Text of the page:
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Mdm Is Not Enough, Semantic Enterprise Is


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A broader view on MDM

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Mdm Is Not Enough, Semantic Enterprise Is

  1. 1. MDM Is Not Enough Semantic Enterprise Is by Semyon Axelrod SemanticWebEnterprise “The significant problems we face today cannot be solved at the same level of thinking we were at when we created them.” Albert Einstein “By far the most common mistake is to treat a generic situation as if it were a series of unique events, that is, to be pragmatic when one lacks the generic understanding and principle.” Peter Ferdinand Drucker
  2. 2. Agenda • Modern Enterprise modus operandi • Integration of disparate information systems • Issues – Data integration versus system integration • Data Integration Techniques and Technologies • Master Data – Modern enterprise complexity – Lack of business processes architecture • Solution – Enterprise Architecture – Semantic Enterprise • Q&A
  3. 3. Integration in the modern enterprise • No business is static – the only constant is change • Business processes and business systems – Integration crosses existing enterprise boundaries • Partners • Suppliers • Clients • Vendors • New systems are being built and legacy systems are being modified • All systems need to be connected – integrated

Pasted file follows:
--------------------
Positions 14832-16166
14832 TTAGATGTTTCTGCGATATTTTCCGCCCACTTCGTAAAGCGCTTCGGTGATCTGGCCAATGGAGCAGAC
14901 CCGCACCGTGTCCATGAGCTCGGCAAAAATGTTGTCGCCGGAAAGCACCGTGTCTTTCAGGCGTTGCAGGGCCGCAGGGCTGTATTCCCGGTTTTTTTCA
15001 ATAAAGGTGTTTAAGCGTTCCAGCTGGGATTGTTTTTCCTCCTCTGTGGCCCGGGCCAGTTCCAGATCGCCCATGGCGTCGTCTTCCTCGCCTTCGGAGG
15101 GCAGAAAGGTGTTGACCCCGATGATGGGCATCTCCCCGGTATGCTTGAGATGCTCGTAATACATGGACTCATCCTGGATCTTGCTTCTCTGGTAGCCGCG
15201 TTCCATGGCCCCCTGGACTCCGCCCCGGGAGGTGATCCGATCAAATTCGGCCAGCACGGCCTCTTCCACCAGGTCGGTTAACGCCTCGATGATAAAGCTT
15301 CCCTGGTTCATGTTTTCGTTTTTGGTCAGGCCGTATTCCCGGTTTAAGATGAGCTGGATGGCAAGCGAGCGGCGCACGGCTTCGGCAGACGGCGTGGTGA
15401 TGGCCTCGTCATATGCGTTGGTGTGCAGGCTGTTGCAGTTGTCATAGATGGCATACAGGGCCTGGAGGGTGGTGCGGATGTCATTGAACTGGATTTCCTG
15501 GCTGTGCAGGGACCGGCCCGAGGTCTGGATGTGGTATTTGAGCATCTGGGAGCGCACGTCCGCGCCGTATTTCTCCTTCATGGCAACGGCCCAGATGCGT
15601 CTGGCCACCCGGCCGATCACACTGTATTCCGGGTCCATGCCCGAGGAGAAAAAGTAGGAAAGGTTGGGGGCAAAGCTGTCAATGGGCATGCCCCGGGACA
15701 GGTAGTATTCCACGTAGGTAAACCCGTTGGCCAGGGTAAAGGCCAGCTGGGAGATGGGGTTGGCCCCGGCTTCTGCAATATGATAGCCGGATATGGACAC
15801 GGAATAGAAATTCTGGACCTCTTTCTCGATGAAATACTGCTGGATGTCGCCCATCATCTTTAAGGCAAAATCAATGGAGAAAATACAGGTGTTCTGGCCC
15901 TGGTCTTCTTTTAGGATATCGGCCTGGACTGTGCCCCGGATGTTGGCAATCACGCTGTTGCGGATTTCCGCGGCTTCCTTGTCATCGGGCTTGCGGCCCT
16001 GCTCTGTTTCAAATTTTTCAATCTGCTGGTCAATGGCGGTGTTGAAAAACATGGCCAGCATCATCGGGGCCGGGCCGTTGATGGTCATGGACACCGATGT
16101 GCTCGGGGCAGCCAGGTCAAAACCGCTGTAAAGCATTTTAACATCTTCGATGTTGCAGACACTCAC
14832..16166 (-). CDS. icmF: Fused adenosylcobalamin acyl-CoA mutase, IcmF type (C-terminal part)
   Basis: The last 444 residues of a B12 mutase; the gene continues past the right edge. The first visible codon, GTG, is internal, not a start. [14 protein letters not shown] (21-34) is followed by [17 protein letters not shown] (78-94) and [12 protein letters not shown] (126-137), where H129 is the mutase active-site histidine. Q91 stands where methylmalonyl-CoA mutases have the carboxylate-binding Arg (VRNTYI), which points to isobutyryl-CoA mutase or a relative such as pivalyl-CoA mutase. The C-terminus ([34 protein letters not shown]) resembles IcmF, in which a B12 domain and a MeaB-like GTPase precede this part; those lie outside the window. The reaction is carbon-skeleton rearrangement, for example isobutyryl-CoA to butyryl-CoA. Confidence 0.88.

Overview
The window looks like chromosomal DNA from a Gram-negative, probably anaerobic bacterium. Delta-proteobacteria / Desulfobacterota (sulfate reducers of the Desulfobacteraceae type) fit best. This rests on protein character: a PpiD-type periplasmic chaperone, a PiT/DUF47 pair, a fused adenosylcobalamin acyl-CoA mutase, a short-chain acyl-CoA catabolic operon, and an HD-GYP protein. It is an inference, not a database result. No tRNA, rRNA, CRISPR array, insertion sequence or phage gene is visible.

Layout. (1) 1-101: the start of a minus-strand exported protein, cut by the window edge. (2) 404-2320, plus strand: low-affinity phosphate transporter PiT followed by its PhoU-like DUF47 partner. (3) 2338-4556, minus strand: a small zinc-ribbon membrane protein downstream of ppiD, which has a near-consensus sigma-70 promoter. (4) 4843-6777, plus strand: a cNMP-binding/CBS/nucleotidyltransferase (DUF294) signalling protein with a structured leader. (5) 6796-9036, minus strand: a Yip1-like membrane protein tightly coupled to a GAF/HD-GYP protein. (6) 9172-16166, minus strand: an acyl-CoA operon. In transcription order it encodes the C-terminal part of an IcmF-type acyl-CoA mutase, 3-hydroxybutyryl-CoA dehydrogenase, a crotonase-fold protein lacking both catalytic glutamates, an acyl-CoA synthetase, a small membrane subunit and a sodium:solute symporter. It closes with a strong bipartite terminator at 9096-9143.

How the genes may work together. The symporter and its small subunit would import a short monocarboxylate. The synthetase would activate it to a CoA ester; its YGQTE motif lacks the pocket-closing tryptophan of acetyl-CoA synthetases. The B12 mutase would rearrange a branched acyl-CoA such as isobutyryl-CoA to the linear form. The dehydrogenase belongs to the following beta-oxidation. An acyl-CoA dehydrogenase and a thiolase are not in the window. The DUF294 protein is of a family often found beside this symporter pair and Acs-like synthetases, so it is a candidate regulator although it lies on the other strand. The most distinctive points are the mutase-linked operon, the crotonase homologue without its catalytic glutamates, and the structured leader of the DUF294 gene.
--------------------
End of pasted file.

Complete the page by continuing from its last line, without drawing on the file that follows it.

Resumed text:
4. 4. Data and Systems Integration • Theoretical Perspective: Data integration is the process of combining data residing at different sources and providing the user with a unified view of these data – Maurizio Lenzerini, quot;Data Integration: A Theoretical Perspective”. Principles of Database Systems (PODS) Perspective” symposium (2002). – Works well for OLAP and in case where operational context is highly homogeneous and thus can be standardized • US Postal Address • Practical Perspective: Systems interoperability is based on the exchange of data between systems – Works well for OLTP • For this presentation: Data integration ≡ Systems integration